Broods on Working With Lorde & Using Microsoft Technology in 'Heartlines' Video

Courtesy Photo
Broods attend a music video premiere at the Microsoft Lounge on July 27, 2016 in Venice, Calif.

Indie pop duo Broods are taking a huge technological leap in the new video for “Heartlines” off their Conscious album.

New Zealand siblings Georgia and Caleb Nott partnered with Microsoft to use the tech company's Microsoft Band device to track Georgia's emotions and heart rate and translate that data into geometric shapes and visuals throughout the "Heartlines" video and on their upcoming North American tour leg of their Conscious tour.  

“Your performance can give so much emotion and what you can do, but bringing this in and having that visual source as well kind of elaborates on the emotion and gives a visual sense to what we’re feeling,” Caleb told Billboard

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“It’s about taking something that you’re doing in that moment and putting something out visually in that moment. It’s made for life,” added Georgia.The new video depicts the trials of a recently broken up couple, who, as Georgia described, have “unfinished business. They kind of pine for each other silently.”

The pair co-wrote "Heartlines” with fellow New Zealand indie pop singer Lorde, whom they refer to by her birth name, “Ella”. Broods' collaboration with Lorde on the single is partly a result of their shared relationship with producer Joel Little and, as the duo joked, the fact that “New Zealand is very small.”

The track originally had a slightly different meaning than the narrative told in the video. Caleb hinted that the song was personal, and spoke about a long-distance relationship between two people who want to be together, but never are in the same place —a fitting story for the pair, who spend much time away from their New Zealand home, recently moving to Los Angeles.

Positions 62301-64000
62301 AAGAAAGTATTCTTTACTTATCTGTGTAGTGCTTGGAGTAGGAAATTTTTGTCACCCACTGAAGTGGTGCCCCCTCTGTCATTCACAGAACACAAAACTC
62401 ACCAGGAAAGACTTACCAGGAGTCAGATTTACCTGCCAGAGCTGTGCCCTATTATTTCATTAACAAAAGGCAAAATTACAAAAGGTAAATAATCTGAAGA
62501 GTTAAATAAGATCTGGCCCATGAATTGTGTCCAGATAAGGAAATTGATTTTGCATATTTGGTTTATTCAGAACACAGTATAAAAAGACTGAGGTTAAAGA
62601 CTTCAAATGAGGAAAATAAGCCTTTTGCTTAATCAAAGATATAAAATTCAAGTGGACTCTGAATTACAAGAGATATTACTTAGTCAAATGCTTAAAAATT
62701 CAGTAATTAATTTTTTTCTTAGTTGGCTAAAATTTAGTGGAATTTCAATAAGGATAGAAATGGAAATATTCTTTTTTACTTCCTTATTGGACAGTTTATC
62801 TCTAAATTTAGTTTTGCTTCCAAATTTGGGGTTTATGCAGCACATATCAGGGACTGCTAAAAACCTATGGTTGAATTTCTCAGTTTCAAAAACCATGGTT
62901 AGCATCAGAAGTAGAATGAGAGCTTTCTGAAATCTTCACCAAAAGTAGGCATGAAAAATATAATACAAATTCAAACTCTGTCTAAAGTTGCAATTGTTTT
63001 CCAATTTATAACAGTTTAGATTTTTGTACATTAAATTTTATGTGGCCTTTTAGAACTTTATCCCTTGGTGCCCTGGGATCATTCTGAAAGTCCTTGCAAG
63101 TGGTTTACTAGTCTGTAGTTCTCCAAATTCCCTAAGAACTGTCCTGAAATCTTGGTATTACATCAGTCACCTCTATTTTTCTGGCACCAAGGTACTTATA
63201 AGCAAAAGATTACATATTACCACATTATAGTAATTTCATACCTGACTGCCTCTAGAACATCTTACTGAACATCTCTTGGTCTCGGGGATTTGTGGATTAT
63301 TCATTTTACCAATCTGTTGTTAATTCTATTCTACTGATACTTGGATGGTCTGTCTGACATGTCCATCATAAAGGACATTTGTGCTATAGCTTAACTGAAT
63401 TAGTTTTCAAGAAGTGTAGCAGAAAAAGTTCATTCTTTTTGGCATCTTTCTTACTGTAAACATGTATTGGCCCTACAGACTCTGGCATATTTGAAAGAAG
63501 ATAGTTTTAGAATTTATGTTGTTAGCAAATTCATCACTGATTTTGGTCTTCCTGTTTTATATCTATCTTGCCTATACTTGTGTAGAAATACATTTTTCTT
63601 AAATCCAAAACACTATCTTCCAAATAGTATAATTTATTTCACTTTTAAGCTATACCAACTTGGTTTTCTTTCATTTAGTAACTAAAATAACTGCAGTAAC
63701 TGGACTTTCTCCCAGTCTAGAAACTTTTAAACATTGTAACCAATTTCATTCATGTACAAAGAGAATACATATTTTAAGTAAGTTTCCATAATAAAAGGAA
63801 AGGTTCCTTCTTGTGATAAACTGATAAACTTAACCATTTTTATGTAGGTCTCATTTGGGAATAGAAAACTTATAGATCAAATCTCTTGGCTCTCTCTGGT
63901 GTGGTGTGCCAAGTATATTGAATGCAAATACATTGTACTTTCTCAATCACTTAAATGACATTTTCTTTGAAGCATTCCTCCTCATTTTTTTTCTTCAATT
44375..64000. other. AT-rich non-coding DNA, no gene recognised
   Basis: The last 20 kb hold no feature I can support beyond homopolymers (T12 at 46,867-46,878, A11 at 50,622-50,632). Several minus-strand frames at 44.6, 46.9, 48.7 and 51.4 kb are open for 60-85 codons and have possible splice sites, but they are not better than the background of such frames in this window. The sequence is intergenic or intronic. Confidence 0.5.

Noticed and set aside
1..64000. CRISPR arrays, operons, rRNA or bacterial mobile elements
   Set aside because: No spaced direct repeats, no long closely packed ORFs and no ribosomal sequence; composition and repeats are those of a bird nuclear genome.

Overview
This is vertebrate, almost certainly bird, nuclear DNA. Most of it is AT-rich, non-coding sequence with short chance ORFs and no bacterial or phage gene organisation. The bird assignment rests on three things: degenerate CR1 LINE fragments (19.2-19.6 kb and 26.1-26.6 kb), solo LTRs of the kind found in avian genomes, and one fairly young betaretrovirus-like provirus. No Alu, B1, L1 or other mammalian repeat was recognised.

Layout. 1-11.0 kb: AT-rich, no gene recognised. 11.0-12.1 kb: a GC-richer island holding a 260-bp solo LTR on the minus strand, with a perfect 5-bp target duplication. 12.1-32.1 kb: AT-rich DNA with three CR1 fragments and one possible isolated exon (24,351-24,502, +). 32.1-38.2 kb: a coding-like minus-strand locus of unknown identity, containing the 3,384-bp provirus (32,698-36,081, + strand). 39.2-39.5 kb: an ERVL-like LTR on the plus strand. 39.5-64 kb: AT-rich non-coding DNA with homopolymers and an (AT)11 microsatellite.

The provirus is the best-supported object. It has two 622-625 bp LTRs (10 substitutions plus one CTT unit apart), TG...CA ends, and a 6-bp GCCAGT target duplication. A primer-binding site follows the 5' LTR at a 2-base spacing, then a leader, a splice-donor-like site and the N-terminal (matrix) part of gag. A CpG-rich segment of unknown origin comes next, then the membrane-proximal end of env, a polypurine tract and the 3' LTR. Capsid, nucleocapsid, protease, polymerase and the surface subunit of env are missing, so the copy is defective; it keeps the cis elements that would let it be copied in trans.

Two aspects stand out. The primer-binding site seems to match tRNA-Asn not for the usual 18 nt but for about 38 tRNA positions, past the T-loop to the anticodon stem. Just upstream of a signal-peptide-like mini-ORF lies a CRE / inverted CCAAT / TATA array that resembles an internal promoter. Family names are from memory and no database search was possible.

“We get treatments from different directors, but sometimes somebody will interpret the song in such a perfect way that you can’t go past those people,” Georgia said of the video's narrative. “I think it’s the people that make you feel like they understand where you’re coming from without having to tell them.”

The Microsoft team came up with just the right idea for Broods, who said they are excited to be one of the first to experience the new technology. 

“Technology is always going to be moving forward and it’s nice to have things that are dedicated to creativity and self expression,” said Georgia. “That's one of the most purest things that we have as human beings.”

Microsoft has previously worked with Matthew Dear, Neon Indian and more on implementing the company's tech into music communities. 

“We thought it would be cool if not only we started to tell stories about what was organically happening, but if we found artists that really wanted to collaborate with us on projects and work together to push the technology to do something new and different with it,” said Amy Sorokas, strategic brand director of Microsoft Band Studios. “Working with Broods, and working with the Microsoft Band and thinking about how that kind of data collected from something that’s so intimate to somebody like your heartbeat and things like that, we were excited to find artists that had a reason to use that.”

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Broods hope to see the video's technology push their sound even further, one day using the bio-interactive technologies to translate their intimate data (heart rate, temperature, etc.) into music itself. “We still have no idea what it’s going to be like, because every time we perform we perform differently,” said Georgia about using the Microsoft Band in concert.